Dear Andrew Turner,
I am writing to you today to express concern about the way in which the Data Retention and Investigatory Powers Bill  is being rushed through Parliament without appropriate time allowed for scrutiny of the Bill or members to elicit expert and informed opinion about what the consequences of the Bill might be.
I do not know if you have read the Bill , the supporting documentation (explanatory notes and impact assessment) , or the ECJ ruling  that prompted the emergency legislation, or how you intend to vote in the matter of the Bill. If you have not read the supporting documents, but you do intend to vote in support of the Bill, I would like to ask by what rationale you came to that decision? Because it would not be in my name as a constituent and you would not have my support in the matter.
If you do not have time to read through the official documents, may I ask what other sources of information you turned to in forming your opinion. For your information,  considers some of the issues raised in the impact assessment document.
Informed opinion appears to differ in several important respects in the extent to which it believes the Bill may introduce new or extended powers or extend the scope of regulation, rather than just securing previous legislation, from the public statement that introduced the bill, and the Home Secretary’s comments in the HoC Home Affairs Committee today. This suggests that more time for considering this Bill is required – if the House is not clear about what the legislation says, it should not pass it. If it is clear, how does it counter the claims raised by the informed dissenters?
As I have written to you previously, I would also like to express concern once again about the cavalier and ill-informed way in which the Government introduce and attempt to pass legislation particularly in respect of “digital” matters.
and ended up on a search results page with the URL http://dwp.gov.uk.master.com/texis/master/search/?q=sharing+data+local+authority&s=SS:
(The results appear to be broken – on the first link at least, the redirect from the results page goes to a largely irrelevant link on the new gov.uk site.)
Ooh – slick… ‘ere, gov, wanna buy a new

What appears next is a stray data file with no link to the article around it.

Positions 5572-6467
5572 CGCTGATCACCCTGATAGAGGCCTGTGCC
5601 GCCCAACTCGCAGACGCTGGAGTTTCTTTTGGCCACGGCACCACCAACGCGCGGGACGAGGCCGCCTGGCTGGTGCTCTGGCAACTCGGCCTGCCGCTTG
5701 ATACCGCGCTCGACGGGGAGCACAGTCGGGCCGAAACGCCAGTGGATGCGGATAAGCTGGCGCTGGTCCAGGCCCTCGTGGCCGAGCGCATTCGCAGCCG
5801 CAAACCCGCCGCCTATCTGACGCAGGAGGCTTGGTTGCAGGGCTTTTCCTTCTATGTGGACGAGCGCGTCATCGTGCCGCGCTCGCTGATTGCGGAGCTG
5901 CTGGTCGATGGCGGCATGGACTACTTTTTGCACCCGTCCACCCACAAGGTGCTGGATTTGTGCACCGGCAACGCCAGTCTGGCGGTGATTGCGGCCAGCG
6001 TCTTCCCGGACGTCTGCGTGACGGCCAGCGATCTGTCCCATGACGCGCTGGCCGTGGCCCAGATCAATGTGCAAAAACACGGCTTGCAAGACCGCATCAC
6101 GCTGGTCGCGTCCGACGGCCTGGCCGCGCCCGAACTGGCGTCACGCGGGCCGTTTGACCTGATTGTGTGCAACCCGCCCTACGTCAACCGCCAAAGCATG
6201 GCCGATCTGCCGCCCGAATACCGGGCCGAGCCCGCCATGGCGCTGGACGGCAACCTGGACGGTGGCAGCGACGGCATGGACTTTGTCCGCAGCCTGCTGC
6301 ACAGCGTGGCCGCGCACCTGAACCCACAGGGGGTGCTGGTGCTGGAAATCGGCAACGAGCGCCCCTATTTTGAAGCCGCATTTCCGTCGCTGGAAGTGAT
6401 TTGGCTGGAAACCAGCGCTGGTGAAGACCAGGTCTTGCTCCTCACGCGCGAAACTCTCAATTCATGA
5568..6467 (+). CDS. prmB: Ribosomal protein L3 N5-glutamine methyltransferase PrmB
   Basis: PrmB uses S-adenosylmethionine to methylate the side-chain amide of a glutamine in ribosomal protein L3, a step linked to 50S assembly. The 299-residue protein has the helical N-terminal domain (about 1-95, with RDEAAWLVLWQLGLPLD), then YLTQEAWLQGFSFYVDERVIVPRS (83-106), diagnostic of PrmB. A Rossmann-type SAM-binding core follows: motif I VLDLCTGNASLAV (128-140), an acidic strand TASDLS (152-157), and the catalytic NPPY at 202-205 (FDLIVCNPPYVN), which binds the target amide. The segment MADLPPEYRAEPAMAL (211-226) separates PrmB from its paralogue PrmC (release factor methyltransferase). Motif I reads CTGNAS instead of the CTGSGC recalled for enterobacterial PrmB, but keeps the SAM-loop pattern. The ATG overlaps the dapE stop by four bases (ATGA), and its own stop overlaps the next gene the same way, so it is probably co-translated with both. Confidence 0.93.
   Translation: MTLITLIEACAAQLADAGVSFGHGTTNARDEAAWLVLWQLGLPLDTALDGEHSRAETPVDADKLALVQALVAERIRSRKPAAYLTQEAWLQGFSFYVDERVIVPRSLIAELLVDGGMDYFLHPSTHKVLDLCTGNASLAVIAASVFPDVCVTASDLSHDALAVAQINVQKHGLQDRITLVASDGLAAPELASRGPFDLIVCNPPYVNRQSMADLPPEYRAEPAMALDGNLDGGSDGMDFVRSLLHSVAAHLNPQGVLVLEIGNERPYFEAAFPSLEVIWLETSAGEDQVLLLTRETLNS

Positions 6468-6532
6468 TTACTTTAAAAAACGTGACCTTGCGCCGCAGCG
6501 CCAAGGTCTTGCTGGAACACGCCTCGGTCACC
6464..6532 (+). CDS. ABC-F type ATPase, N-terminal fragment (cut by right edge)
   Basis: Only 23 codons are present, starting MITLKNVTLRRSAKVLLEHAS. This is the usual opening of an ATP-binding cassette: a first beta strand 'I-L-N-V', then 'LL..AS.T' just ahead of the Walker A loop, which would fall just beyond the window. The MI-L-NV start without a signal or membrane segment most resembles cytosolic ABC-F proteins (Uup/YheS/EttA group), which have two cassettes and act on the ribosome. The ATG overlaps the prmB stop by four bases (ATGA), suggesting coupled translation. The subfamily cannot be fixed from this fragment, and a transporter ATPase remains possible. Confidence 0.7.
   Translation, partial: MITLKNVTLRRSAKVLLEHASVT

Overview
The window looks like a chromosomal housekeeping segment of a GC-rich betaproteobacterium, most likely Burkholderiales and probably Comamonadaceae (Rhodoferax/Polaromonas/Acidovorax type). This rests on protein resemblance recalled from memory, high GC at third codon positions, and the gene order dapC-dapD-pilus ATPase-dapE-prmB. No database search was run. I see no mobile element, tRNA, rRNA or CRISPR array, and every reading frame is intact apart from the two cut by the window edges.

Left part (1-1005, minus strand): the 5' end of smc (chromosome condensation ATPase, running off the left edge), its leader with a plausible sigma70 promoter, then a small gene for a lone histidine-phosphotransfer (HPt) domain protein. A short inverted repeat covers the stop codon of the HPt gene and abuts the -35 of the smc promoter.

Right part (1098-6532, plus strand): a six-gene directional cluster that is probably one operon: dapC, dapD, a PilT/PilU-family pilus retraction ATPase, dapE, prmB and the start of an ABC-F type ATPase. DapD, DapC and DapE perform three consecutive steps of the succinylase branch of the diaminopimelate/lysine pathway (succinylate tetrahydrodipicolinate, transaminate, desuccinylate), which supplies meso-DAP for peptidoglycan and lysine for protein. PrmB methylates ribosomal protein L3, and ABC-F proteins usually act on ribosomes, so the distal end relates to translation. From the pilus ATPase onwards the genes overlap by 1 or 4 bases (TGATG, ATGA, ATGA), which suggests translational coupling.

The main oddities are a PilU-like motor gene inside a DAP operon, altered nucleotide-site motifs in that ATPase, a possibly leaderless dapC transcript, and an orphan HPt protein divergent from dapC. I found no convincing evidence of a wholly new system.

In case you’re around the OU campus in Milton Keynes on Monday 18th July, we’re recording the final episode in our season of special episodes on openness with Gareth Mitchell and the BBC Click Radio team.
If you’d like to attend, the recording will take place in the Berrill Lecture Theatre from 1pm to 1.30. Please be seated by 12.45 for the sound check;-)
A week or so ago, I posted a quick hack using the Google Social graph API showing how to generate a list Common Friends or Followers on Twitter, so that you could look up which folk would see, in their Twitter timeline, a conversation between two other people on Twitter. (A hosted version of the service is now available here.)
At the time I also generalised the code so that you could look up the extent to which any party could see the conversations between two other parties on twitter, in stream. This is another single page web app and it can be found hre: Twitter in-stream eavesdrop.
It looks like this:
Very simple, very quick… there is nothing more to it than what you find if you View Source… (In fact, there’s more than you need if you View Source – there is also a Google Analytics tracking code in there…)
Th third episode of the OU/BBC co-produced Virtual Revolution (which may well be available on iPlayer from time to time) has just aired, and included a quick overview of how Google works – from finding relevant search results, to pricing the adverts that make Google its money.
So here’s a quick recap, and a little more detail…
Firstly, the famous PageRank mechanism that drives Google’s search results ranking. Here’s how Terry Winograd, one of the interviewees on the Virtual Revolution programme, describes it:
(Michael Nielsen has written an even more comprehensive tutorial on how this works at Lectures on the Google Technology Stack 1: Introduction to PageRank. If you want to read the original PageRank paper, you can find it here: The Anatomy of a Large-Scale Hypertextual Web Search Engine.)
Next up, Google’s chief economist, Hal Varian, explains how the advert auction that powers Google’s AdSense service works:
(If you buy Google AdSense adverts, you might also be interested in how to price your bids effectively…)
For a full length lecture by Hal Varian on “The Economics of Internet Search”, check out the following hour long video:
[To learn more about effective searching on the web, see the OU course Beyond Google: working with information online, or check out this free tutorial from the Open University Library: Safari: Skills in Accessing, Finding and Reviewing Information.]
When you are a Bear of Very Little Brain, and you Think of Things, you find sometimes that a Thing which seemed very Thingish inside you is quite different when it gets out into the open and has other people looking at it.